Some of the “change agents” insist that only the “seven ones” of Ephesians four qualify as doctrinal tests of fellowship:
Ephesians 4:4-6 “there is ONE BODY, AND ONE SPIRIT, EVEN AS YE ARE CALLED IN ONE HOPE OF YOUR CALLING; ONE LORD, ONE FAITH, ONE BAPTISM, ONE GOD AND FATHER OF ALL, WHO is ABOVE ALL, AND THROUGH ALL, AND IN YOU ALL.”
If a particular viewpoint or doctrinal issue falls outside the scope of the “seven ones” then that viewpoint must be held as opinion and not allowed to hamper fellowship with those who hold a different opinion on that issue. Specific doctrines which they say should not be allowed to effect fellowship include instrumental music, solos and choirs, Premillennialism, women’s role, and the frequency of the Lord’s Supper. But how does this compare with I Timothy 4:1-4 where Paul says that those who “forbid to marry” and command to “abstain from meats” have departed from the faith?
To what extent should doctrine determine fellowship? Despite the insistence of some brethren and the popularity of the “core gospel”, “core doctrine” position, the Bible clearly teaches that doctrinal correctness and fellowship are linked together and inseparable. The New Testament used the term “fellowship” to refer to the idea of partnership. Fellowship consists of joint participating, sharing and associating. Scriptural fellowship begins with God.
I John 1:3-4 “THAT WHICH WE HAVE SEEN AND HEARD DECLARE WE UNTO YOU, THAT YE ALSO MAY HAVE FELLOWSHIP WITH US: AND TRULY OUR FELLOWSHIP is WITH THE FATHER, AND WITH HIS SON JESUS CHRIST. AND THESE THINGS WE WRITE UNTO YOU, THAT YOUR JOY MAY BE FULL.”
Once we establish our fellowship with God then we will be in fellowship with all other people who have also established their fellowship with God.
I John 1:7 “BUT IF WE WALK IN THE LIGHT, AS HE IS IN THE LIGHT, WE HAVE FELLOWSHIP ONE WITH ANOTHER, AND THE BLOOD OF JESUS CHRIST HIS SON CLEANSETH US FROM ALL SIN.”
Christian fellowship between two individuals must then come into being as a result of both having obeyed the gospel plan of salvation and have come into fellowship with God. That is; both must believe in God, Christ and their word (Mark ), repent of their sins (Luke 13:3) confess the name of Christ (Romans 10:9-10) and be immersed in water for the remission of sins (Acts , I Peter ) and be added by God to His church (Acts ). Only then are we in fellowship together as Christians and in fellowship with God.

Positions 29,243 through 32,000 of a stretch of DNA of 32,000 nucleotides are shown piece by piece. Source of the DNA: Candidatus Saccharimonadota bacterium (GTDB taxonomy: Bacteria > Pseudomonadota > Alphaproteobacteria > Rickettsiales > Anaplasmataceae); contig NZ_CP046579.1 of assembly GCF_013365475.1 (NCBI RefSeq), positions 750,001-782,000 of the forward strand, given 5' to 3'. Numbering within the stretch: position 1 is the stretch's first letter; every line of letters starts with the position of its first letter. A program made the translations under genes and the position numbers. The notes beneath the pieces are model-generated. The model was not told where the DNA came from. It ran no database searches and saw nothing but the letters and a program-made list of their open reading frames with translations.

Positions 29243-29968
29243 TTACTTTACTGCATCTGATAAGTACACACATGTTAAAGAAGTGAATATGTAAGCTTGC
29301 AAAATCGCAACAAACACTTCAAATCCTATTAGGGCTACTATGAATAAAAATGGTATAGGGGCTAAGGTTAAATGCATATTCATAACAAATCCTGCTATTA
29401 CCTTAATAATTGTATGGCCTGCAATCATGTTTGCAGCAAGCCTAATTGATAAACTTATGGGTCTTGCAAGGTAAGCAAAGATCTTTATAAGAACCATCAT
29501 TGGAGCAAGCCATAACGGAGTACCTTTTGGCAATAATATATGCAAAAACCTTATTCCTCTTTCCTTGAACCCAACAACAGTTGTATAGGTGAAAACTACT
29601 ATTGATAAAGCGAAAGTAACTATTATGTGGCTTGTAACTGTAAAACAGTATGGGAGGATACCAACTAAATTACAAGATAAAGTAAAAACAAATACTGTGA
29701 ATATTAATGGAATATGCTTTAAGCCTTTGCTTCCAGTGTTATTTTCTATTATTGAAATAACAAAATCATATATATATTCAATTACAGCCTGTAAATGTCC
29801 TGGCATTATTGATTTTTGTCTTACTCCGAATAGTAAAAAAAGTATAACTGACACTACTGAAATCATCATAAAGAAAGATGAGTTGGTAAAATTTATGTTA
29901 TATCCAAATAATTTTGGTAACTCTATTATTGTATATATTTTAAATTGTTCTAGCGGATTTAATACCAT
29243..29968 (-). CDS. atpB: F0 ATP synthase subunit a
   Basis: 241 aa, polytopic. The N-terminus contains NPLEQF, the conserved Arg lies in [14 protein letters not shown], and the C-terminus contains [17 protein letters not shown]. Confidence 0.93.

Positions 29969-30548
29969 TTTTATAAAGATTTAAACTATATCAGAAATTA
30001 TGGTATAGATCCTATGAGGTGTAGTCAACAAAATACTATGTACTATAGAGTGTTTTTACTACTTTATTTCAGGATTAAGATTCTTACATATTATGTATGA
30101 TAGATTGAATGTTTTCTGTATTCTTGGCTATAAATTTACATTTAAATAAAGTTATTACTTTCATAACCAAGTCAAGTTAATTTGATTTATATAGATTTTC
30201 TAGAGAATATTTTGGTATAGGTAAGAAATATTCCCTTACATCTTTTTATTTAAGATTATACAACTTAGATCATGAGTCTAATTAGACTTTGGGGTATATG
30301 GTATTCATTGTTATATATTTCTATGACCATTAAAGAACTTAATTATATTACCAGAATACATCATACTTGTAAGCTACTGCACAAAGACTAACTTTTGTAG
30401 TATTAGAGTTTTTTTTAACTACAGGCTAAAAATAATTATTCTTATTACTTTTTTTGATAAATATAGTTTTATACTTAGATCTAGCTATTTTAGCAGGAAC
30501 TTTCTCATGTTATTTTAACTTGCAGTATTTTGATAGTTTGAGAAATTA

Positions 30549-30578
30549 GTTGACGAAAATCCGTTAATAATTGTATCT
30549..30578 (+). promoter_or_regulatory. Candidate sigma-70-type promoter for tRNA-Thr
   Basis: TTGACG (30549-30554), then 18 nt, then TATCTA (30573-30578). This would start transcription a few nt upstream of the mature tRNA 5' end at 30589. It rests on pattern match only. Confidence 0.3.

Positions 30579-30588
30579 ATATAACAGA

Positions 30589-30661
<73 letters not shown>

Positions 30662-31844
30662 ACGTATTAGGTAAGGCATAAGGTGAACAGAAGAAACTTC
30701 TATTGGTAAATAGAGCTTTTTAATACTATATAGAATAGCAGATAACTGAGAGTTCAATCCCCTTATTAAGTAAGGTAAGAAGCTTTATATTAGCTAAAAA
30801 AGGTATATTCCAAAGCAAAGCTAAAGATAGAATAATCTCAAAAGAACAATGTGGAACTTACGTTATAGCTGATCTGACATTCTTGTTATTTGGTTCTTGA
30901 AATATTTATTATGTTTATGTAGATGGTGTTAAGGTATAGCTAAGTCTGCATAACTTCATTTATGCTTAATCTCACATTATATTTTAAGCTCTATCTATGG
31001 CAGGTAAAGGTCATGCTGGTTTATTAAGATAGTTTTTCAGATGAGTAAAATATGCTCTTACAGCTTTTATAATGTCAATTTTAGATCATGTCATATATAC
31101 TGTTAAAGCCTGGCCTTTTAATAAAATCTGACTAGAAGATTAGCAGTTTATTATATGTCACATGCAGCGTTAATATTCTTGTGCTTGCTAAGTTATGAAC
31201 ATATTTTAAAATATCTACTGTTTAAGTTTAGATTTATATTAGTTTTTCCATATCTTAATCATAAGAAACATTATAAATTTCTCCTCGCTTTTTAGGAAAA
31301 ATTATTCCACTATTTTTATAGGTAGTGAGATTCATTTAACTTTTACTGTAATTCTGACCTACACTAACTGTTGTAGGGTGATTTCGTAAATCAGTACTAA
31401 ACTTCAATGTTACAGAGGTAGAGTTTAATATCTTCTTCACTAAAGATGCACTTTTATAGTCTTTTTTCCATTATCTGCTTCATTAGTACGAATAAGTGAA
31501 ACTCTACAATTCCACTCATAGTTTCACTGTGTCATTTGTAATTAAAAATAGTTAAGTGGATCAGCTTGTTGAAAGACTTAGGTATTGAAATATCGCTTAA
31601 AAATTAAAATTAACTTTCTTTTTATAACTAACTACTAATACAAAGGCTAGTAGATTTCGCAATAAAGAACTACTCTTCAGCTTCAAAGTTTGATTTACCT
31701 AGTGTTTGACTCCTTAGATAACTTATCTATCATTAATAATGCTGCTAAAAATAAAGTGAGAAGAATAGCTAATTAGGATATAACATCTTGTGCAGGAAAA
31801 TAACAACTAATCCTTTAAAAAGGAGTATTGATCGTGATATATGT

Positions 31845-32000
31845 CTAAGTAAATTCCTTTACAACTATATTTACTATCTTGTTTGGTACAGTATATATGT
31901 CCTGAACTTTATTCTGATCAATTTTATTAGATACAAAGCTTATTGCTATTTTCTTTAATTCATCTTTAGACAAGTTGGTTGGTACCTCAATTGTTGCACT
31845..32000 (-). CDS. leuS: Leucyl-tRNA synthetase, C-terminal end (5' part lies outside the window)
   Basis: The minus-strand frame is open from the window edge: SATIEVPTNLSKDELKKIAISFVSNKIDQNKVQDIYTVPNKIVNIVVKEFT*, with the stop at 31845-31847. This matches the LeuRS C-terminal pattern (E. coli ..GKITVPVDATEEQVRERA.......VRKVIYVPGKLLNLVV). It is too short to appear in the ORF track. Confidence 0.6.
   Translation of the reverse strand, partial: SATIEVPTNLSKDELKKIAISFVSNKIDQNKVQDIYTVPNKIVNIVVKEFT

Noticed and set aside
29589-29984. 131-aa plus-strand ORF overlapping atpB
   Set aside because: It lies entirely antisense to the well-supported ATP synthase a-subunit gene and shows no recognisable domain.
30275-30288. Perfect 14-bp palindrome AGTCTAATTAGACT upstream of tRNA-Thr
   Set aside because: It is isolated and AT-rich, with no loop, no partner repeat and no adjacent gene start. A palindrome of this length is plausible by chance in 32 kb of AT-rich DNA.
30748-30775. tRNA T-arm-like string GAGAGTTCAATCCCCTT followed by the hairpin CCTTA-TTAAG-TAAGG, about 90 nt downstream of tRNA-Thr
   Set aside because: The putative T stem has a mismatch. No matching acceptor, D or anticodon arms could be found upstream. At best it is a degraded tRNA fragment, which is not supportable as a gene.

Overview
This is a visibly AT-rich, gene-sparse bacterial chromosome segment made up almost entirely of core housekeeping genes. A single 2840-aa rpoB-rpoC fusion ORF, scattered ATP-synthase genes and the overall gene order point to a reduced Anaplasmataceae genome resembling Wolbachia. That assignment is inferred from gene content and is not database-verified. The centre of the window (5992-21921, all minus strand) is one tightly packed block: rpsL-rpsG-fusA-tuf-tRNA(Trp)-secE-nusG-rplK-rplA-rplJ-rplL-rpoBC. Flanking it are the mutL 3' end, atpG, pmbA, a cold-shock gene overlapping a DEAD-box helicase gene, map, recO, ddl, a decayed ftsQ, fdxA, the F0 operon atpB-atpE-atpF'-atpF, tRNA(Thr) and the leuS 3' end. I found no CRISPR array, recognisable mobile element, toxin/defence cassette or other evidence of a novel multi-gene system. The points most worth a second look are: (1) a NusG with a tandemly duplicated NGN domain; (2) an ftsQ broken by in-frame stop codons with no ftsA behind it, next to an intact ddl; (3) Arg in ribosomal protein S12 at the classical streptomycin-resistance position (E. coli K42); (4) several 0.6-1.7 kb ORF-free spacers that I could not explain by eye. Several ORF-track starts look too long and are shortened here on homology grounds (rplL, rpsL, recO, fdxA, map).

In order for two Christians to remain in fellowship with each other as Christians they must remain in fellowship with God. In order to remain in fellowship with God we must live faithful, i.e. in accordance with New Testament teaching regarding how we should conduct ourselves and live the Christian life. But if a Christian disrupts his fellowship with God than how can he continue to be in fellowship with other Christians? How could we remain in fellowship with one whom God no longer fellowships as his child? How could the prodigal be in fellowship with his father when he was living his riotous life or groveling in the hog pen?
II John 10-11 “IF THERE COME ANY UNTO YOU, AND BRING NOT THIS DOCTRINE, RECEIVE HIM NOT INTO your HOUSE, NEITHER BID HIM GOD SPEED; FOR HE THAT BIDDETH HIM GOD SPEED IS PARTAKER OF HIS EVIL DEEDS.”
How do we disrupt our fellowship with God – Sin.
I John 1:6 we “WALK IN DARKNESS”
I John 2:3, , 24, 5:2,3 we don’t “KEEP HIS COMMANDMENTS”
I John 2:5 we don’t “KEEP HIS WORD”
I John 2:6 we don’t “WALK AS HE WALKED”
I John we don’t do the “WILL OF GOD”
I John 2:28; 3:6 we don’t “ABIDE IN HIM”
and there are more but time does not permit.
Though some insist that “the gospel” only includes the doctrine of the death, burial and resurrection of Christ, in actuality, the entire Bible is God’s “good news” or “gospel”. If we reject any part of it then we cast doubt upon it all. If we deny any part of it then we deny God’s ability to provide us with that which we can understand and follow.
In John 8:31-32, Jesus emphasized to those to whom he was speaking that they must “continue” in His word to be His disciples. They had to “know the truth” in order to be set free. In John 12:44-50, Jesus further emphasized that they had to hear and keep His words. Those who refused would be judged. His words included:
the essentially of baptism - Mark ; John 3:5
God’s law regarding divorce and remarriage - Matthew 19:3-12
resolving sin between brethren - Matthew 18:15-17
obeying civil law - Matthew 17:24-27
the Lord’s Supper - Matthew 26:26-29
the Second Coming - Matthew 24:36 - 25:46
prayer - Luke 11:1-13
loving one’s neighbor - Luke 10:25-27
use of money - Luke 12:13-21 and a host of others.